Presentation on theme: "A centralized approach to language resources Piek Vossen S&T Forum on Multilingualism, Luxembourg, June 6th 2005."— Presentation transcript:
A centralized approach to language resources Piek Vossen S&T Forum on Multilingualism, Luxembourg, June 6th 2005
Overview What has been achieved? What has not been achieved? What are the major challenges?
What has been achieved? Research and technology development : Lexical representations Large-scale and medium-scale lexical acquisition: Machine Readable Dictionaries Corpora Acquilex, Multilex, Parole, Simple, EuroWordNet, BalkaNet, MEANING, etc.. Standardization : early initiatives EAGLES, ISLE best practices and descriptions Medium-scale shallow resources for a number of languages, e.g. Parole lexicons and wordnets for about 15 languages. Small-scale deep resources for a few languages, i.e. Acquilex, Simple
What has not been achieved (1)? Evaluation and benchmarking: No well-defined and commonly accepted criteria No benchmark data to validate language resources Insufficient concerage: 100K entries and 200K concepts per languages is needed for realistic applications, only half is achieved Many European languages still do not have the basic resources Insufficiently rich in data coverage: Language coverage: mainly English Size: e.g. Simple, FrameNet 10,000 concepts
What has not been achieved (2)? Most resources are developed in a distributive way, i.e. common project but national groups with different approaches: Insufficient conceptual overlap and matching across languages: very low intersection of concepts (all Wordnets about 10,000 concepts) diversing interpretations and definitions of relations and concepts Insufficient overlap and consensus in the representation of lexical knowledge Not enough progress to integrate and merge different types of resources: Ontological resources (Semantic Web) Lexical semantic resources (Wordnets) Morpho-syntactic & semantic (Simple, Acquilex) Morpho-syntactic (Parole)
What has not been achieved (3)? Integration in real applications: Evidence of added value, i.e. scientific proof that language technology and resources help -> more deep-thought applications More acceptance by the general public (show cases): The positive effects of language technology should be visible to the general public Be aware of the language myth! The negative effects and limitations should be clear too... More awareness by the general public on limitations: create realization how bad the current systems are (precision and recall) explain the undemocratic limitations of the current Internet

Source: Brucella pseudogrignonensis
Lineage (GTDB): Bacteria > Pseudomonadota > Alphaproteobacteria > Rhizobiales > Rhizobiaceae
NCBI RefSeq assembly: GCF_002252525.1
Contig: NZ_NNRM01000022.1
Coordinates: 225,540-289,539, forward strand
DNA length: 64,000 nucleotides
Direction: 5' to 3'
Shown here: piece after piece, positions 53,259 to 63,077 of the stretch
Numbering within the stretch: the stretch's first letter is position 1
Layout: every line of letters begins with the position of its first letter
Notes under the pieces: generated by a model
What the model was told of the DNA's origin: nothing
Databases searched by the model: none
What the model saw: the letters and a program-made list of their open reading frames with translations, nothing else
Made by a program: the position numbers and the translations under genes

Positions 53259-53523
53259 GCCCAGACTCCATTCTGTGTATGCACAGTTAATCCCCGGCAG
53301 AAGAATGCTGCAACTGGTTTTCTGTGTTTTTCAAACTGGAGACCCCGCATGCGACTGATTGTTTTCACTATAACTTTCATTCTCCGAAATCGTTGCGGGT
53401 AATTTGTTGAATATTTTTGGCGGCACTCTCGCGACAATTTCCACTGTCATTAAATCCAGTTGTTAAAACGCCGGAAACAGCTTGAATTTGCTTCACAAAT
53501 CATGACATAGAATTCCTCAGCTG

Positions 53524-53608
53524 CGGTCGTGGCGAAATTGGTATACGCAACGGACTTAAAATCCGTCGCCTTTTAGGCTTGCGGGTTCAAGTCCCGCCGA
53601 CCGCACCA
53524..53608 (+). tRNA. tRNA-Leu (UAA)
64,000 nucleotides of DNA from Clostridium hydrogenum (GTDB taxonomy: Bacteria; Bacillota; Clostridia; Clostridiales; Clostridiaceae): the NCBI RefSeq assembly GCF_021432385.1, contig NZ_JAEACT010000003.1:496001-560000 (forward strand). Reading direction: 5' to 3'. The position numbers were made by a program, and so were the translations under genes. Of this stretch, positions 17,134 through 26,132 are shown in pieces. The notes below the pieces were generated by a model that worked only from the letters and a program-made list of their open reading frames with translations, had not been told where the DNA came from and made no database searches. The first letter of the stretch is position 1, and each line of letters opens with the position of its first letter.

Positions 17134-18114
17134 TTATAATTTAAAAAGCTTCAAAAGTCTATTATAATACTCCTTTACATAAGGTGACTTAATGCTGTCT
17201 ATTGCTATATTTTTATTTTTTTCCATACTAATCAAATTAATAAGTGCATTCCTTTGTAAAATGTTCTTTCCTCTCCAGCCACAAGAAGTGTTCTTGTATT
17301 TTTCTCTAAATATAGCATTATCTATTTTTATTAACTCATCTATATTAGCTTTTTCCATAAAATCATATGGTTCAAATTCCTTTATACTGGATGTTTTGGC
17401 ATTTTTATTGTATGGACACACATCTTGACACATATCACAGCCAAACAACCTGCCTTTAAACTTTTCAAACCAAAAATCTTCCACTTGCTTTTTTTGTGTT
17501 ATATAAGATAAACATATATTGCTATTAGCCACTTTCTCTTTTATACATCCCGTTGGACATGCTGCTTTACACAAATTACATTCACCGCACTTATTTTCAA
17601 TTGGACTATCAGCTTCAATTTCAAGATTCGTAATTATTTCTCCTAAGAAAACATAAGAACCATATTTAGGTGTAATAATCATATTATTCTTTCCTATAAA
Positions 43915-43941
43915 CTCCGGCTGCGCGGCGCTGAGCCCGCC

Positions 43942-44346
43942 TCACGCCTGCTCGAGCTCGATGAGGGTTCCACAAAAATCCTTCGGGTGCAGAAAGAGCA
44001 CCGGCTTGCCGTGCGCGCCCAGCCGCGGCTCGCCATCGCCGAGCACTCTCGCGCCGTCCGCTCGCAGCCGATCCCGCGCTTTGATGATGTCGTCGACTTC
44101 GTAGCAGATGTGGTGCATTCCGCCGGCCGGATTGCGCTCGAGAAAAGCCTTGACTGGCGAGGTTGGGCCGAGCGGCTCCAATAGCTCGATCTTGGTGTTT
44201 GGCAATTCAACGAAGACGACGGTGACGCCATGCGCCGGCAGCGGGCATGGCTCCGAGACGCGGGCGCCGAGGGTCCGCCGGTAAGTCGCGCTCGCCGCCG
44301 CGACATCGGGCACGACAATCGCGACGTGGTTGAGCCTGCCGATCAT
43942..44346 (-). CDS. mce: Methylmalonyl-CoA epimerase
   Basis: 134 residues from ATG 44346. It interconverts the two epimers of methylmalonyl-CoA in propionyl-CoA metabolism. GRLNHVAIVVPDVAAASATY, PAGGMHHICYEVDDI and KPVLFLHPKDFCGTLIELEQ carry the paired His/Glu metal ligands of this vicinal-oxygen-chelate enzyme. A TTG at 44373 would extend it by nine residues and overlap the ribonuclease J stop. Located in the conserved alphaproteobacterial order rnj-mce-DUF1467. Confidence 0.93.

What is the major challenge (1)? Critical issues: Languages that are not well-supported: lower economic value less speakers Divergence of resources and lack of semantic and conceptual intersection Integration of semantic-conceptual knowledge (more language neutral and sharable) with morpho-syntactic knowledge (language-specific)
What is the major challenge (2)? Centralized development of a semantic conceptual backbone: Maximizes sharing and re-use of lexical knowledge and tools across languages; Maximizes intersection of concepts and this interlinking of languages; Stimulates the standardization of lexical knowledge representation; Enables the early development of impressive Europe-wide applications on a short term: Good show cases (Information retrieval or dialogues in all European languages) Application-based evaluation and benchmarking
What is the major challenge (3)? Interlinking and developing morpho-syntactic lexicons on top of the semantic backbone: Captures the valuable non-sharable, idiosyncratic properties of languages (also has cultural value) Enables long-term high-quality applications such as Machine Translations Should be corpus-based but is also necessary to develop large-scale comparable corpora Can be achieved gradually (phase-by-phase) with intermediate results
T M D D D D D D Semantic Backbone Wordnets Corpora Morpho-syntactic Lexicons bank violin violist play Sharable Language neutralLanguage specific Non-Sharable Semantic Web
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